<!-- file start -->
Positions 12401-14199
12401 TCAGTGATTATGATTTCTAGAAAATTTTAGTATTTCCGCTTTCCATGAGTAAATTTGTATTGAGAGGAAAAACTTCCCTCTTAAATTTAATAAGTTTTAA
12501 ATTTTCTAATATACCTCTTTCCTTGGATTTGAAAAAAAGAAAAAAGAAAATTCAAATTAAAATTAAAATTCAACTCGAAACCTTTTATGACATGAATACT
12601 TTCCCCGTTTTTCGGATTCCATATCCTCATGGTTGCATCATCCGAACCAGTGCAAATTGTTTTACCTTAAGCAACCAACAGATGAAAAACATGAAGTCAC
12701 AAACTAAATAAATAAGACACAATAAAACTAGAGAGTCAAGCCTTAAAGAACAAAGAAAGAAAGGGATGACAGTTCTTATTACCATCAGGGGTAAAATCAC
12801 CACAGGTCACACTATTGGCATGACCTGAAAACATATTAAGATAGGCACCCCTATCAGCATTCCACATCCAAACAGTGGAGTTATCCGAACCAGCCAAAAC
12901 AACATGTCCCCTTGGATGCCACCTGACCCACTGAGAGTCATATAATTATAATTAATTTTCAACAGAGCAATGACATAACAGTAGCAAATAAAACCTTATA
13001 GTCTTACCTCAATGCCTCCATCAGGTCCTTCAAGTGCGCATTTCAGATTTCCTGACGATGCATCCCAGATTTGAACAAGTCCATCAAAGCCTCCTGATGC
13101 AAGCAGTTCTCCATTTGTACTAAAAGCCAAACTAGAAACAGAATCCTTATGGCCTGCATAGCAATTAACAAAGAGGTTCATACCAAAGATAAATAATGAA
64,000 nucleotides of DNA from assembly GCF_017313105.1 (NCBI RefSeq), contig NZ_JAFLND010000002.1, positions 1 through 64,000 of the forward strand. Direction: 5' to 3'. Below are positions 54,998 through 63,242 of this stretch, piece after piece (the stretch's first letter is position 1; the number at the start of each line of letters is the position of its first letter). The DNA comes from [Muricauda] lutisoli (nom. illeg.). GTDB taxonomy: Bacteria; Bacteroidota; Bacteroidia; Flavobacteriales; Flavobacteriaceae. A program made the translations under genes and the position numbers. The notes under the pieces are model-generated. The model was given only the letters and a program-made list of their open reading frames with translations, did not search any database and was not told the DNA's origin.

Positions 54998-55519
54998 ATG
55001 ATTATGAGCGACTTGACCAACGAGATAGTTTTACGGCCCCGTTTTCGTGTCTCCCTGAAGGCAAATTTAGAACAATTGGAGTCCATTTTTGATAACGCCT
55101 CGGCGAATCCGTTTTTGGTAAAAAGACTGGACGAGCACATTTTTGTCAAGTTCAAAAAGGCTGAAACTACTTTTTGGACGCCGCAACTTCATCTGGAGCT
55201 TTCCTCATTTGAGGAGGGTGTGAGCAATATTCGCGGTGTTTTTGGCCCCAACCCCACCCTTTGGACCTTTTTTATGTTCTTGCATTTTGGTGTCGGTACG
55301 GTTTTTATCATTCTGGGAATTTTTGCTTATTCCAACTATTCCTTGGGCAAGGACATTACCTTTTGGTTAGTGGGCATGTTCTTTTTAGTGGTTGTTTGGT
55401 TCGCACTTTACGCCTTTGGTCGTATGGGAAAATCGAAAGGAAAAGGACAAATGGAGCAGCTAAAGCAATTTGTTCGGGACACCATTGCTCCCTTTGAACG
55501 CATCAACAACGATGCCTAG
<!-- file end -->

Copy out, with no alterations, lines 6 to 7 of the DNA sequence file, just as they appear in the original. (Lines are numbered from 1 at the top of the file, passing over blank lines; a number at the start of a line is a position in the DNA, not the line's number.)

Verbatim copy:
12801 CACAGGTCACACTATTGGCATGACCTGAAAACATATTAAGATAGGCACCCCTATCAGCATTCCACATCCAAACAGTGGAGTTATCCGAACCAGCCAAAAC
12901 AACATGTCCCCTTGGATGCCACCTGACCCACTGAGAGTCATATAATTATAATTAATTTTCAACAGAGCAATGACATAACAGTAGCAAATAAAACCTTATA